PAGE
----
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Using Massage to Improve Your Child’s Athletic Performance , recover after a game or tournament or to just give them some much needed care .
Whether your child has dreams of becoming the next Michael Phelps or Shawn Johnson, whether they are hoping for a full-ride athletic scholarship or they just hurt themselves through day to day fun, helping your child maintain a healthy pain free body is as important to them as to us adults.
If your child has serious athletic ambitions they are going to have to work hard to stand out. That means three or more hours per day of athletic training, with little time between workouts to recover. Yes they are young and resilient but they get aches and pains too.
Taking care of your child so that they continue to improve—and avoid injury that could cut their athletic career short—is your priority. It’s your job to give them the tools they need to succeed. Sports massage is one of those tools. That’s why Michael Phelps has two massages every day. He and other athletes (and coaches) recognize that a complete workout routine includes not only the exercise itself, but also caring for the wear-and-tear and minor injuries that naturally occur with strenuous movement.
Sports massage can ensure your child’s muscles are strong and able to cope with the stress exercise places on them. Tight muscles are more likely to get injured and don’t perform as well. Studies show that sports massage can enhance performance, reduce the risk of injury, and speed up recovery times for some injuries.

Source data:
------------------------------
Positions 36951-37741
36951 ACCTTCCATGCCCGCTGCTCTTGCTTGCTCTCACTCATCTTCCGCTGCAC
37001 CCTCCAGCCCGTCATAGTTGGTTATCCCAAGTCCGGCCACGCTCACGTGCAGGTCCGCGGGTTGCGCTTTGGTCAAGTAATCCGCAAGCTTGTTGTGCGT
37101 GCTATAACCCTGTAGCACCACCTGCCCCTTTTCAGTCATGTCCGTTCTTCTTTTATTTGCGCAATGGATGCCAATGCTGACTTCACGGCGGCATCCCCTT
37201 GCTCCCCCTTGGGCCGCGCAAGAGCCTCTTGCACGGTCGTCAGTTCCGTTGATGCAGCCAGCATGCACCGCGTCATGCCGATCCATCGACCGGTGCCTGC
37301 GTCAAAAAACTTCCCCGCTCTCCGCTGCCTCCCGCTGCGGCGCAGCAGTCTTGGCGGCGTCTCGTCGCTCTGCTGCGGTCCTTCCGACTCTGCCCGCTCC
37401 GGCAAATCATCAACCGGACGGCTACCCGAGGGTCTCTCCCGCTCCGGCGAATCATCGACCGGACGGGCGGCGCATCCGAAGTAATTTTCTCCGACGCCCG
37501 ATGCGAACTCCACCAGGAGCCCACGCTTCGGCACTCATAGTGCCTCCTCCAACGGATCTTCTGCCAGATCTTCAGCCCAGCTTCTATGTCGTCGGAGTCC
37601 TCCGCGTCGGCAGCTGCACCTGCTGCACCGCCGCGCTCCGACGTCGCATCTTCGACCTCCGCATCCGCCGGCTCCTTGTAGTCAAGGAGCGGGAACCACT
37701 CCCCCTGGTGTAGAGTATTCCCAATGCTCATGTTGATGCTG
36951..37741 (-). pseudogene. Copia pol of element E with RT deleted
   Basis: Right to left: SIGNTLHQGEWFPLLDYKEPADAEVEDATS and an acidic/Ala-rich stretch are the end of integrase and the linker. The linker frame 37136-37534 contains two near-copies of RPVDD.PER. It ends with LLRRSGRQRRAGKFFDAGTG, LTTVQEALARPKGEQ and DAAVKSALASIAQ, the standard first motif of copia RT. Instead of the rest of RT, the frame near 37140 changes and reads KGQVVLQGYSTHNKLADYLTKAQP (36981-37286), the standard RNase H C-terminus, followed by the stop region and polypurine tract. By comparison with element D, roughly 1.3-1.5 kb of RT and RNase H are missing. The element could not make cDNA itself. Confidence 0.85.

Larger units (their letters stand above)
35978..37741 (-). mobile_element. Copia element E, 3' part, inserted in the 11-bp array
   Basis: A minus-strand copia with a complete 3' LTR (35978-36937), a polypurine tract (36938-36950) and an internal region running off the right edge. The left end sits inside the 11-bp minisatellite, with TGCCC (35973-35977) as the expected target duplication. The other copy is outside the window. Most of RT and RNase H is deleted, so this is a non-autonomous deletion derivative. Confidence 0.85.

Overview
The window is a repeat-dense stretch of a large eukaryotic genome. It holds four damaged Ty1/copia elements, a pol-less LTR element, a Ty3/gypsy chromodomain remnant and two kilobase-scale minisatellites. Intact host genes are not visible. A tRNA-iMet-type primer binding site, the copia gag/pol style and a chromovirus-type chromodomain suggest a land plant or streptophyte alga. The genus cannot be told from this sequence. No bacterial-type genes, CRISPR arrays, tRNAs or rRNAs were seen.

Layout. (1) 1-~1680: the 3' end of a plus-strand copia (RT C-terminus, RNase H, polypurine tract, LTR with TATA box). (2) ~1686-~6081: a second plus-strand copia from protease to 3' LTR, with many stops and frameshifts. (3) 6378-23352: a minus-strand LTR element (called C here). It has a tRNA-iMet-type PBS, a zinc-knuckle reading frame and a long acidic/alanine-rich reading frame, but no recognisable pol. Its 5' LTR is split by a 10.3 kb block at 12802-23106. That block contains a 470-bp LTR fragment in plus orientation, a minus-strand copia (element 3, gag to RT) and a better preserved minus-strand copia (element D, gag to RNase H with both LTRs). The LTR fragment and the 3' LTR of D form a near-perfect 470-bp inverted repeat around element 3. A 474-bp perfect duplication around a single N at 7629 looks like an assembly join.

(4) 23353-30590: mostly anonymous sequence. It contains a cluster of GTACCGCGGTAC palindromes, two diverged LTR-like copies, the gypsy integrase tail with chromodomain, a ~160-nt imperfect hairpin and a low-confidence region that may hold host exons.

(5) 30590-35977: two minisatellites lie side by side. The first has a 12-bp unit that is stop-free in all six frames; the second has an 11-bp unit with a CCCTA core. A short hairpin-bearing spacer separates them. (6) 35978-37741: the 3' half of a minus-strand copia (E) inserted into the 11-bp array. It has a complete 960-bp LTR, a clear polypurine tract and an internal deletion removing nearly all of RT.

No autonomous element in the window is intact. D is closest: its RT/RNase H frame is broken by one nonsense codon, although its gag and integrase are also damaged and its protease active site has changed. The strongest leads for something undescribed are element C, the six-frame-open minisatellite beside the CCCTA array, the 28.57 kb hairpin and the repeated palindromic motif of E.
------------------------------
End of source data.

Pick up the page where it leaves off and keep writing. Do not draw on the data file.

How is sports massage different from other types of therapeutic massage? The answer is that the techniques really aren’t that different—the basic techniques used for sports massage are the same as for other forms of therapeutic massage, but the therapist may apply the techniques a little differently to help the muscles stretch easier. In sports massage, the therapist may also make more use of frictioning techniques, which involves massaging the tendons across the fibers repeatedly to break down adhesions and soften scar tissue. The massage therapist will choose the right therapeutic techniques depending on the specific needs of the individual. The general goal, though, is to ease muscle tension, improve circulation, and increase mobility.
How often and when the young athlete should get sports massage depends on the individual and the intensity of their athletic training. Most professional athletes get sports massage between training days and then before, during, or after an athletic event. For the young athlete, it’s impractical to get that much massage. We generally recommend having massage between strenuous training days. This helps the muscles recover quickly so that they are less likely to get injured during the next practice or game.
As with any therapeutic massage, it is important to see a certified massage therapist. Sports massage is popular certification, and many massage therapists specialize in working with athletes. Most therapists will require a parent or guardian be present during the child’s massage. Sports massage on children under the age of 12 is not recommended because, before puberty, children still have soft bones and the distance between the bones (joint space) is large and can be injured by assisted stretching.
Whatever your child’s dreams are, you can help them go for the gold with a regular routine of massage therapy
This article appears in the January issue of Your Health Magazine.